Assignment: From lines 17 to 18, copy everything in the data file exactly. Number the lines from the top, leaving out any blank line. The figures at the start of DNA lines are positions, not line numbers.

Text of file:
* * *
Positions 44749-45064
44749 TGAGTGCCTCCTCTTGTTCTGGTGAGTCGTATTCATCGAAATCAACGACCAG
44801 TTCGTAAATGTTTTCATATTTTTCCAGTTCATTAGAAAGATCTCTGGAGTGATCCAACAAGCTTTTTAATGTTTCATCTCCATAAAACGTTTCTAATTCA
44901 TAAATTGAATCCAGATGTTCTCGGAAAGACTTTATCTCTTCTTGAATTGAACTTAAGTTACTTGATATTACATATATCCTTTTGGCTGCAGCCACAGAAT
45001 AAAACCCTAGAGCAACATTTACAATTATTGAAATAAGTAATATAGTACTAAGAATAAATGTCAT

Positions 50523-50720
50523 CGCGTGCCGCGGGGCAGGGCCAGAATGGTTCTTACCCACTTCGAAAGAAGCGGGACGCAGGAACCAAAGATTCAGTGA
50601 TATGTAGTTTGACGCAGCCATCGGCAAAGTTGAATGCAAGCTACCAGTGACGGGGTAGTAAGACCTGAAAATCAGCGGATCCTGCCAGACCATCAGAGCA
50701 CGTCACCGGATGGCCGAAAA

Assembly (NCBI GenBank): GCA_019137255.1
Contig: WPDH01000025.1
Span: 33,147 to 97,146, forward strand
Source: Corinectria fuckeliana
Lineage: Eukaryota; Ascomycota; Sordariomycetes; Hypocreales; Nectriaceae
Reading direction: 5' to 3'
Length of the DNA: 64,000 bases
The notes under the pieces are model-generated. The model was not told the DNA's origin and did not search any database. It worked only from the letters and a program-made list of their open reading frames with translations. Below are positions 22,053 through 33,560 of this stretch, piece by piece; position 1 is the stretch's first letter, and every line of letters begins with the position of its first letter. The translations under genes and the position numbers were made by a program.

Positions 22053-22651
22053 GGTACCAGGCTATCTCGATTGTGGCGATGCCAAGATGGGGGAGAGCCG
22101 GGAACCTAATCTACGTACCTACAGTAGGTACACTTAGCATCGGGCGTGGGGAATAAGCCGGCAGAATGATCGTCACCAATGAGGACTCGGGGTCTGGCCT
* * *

The notes under the pieces are model-generated. The model was not told the DNA's origin and did not search any database. It worked only from the letters and a program-made list of their open reading frames with translations. Below are positions 22,053 through 33,560 of this stretch, piece by piece; position 1 is the stretch's first letter, and every line of letters begins with the position of its first letter. The translations under genes and the position numbers were made by a program.

Positions 22053-22651